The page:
An ad-hoc guide on how to avoid getting “goosed” (Photo Gallery)

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Goslings can be seen here, swimming independent of Mom and Dad near Bellevue Park, Sault Ste. Marie, May 10, 2021 (Dan Gray/SaultOnline.com)

You are on a walk, the birds are chirping, the blackflies are biting and you’re enjoying nature.

If you have chosen the serenity which comes with walking near bodies of water in Northern Ontario, you might be worried about running into a Black Bears, Moose or other wild animals which may become aggressive towards you, and you should be prepared for that.

What you may not be ready for is an encounter with the seemingly harmless Canada Goose. Who at this time of year is notorious for it’s angry, aggressive and down right nasty attitude.

So what do you do when you come across these evil, hissing bundles of feathers, who are most likely just defending their little avian family.

A geeserelief.com article explains how dangerous and run-in may be.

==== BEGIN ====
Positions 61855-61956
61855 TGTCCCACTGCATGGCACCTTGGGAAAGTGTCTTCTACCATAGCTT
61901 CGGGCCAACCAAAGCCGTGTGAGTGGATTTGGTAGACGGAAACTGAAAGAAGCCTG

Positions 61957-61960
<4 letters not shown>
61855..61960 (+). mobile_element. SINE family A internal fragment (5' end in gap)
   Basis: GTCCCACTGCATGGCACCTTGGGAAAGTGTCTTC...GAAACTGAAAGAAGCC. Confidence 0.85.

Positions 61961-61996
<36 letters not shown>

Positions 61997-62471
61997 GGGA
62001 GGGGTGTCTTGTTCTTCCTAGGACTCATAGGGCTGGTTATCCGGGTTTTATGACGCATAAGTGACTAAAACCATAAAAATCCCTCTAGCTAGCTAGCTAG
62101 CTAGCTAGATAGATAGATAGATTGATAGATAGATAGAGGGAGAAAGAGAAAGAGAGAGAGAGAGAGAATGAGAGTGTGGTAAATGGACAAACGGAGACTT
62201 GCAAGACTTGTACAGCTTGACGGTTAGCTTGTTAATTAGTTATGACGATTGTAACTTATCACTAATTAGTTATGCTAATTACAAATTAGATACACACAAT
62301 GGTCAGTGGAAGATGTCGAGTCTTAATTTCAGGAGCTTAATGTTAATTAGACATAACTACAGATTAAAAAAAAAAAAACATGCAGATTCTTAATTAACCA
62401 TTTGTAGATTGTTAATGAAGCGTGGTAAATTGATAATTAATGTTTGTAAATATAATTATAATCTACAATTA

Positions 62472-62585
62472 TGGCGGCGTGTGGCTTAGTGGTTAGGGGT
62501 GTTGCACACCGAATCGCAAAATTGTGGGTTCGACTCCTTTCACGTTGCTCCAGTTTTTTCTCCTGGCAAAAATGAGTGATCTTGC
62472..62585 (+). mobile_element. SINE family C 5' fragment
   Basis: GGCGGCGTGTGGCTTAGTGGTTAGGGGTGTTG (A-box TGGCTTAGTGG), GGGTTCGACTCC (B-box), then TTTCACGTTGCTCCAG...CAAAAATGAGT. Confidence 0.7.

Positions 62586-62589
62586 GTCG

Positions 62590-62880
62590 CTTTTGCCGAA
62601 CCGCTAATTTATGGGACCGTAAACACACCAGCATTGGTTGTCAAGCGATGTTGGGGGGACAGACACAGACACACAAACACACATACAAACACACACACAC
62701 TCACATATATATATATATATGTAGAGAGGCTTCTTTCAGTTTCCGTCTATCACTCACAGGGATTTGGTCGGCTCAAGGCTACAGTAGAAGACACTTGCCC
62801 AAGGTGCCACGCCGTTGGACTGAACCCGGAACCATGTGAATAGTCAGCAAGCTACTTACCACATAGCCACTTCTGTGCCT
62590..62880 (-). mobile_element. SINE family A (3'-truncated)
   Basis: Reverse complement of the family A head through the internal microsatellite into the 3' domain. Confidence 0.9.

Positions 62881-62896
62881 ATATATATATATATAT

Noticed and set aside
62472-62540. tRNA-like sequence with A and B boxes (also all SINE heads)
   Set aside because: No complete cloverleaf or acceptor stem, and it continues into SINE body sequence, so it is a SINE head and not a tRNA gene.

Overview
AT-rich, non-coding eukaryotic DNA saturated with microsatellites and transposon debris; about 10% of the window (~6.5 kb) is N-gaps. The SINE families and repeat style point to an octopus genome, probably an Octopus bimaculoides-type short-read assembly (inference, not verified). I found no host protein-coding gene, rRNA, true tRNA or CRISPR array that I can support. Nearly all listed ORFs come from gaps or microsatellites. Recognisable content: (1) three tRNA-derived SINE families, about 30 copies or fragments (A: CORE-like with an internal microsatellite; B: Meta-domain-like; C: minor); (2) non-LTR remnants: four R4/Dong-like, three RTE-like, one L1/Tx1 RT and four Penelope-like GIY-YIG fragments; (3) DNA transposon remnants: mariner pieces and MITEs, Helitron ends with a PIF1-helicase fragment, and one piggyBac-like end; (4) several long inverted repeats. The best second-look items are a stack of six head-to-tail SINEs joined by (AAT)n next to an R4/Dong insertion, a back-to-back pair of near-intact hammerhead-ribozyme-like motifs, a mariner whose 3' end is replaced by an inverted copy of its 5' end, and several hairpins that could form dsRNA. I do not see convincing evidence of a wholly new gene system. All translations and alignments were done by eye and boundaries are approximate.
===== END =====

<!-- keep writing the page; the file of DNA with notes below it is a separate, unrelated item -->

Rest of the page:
“Goose attacks have resulted in broken bones, head trauma, and emotional distress. Many of these injuries occur when the person tries to avoid an attacking goose and trips and falls. If wild geese are fed by people, they lose their natural fear of humans and will often build their nests close to people.”

A quick internet search doesn’t show many Canadian websites giving advice on what to do when you encounter this hissing cobra chicken.

The State of Ohio Department of Natural Resources actually put out a report on “Human-Goose Conflict” which includes tips on what to do if you are in a hostile situation.

  • Waterfowl have excellent vision. Geese seem to pay very close attention to the eyes and body language of humans and other animals.
  • If a goose flies up towards your face, duck or move away at a 90-degree angle to the direction of flight, still facing the attacking goose.

If the goose makes an aggressive move towards or is hissing and/or spreading out its wings:

• Maintain direct eye contact and keep your chest and face pointed at the goose. Never turn your back or shoulders away from the hostile goose.
• Calmly and slowly back away, watching for obstacles. Never run from the goose.
• Maintain a neutral demeanor, i.e., do not act hostile or show fear.

Out of all the animals, common sense for most people would be you see a family of Canada Geese stay away, but now you know, if you encounter a random, angry Goose, what to do.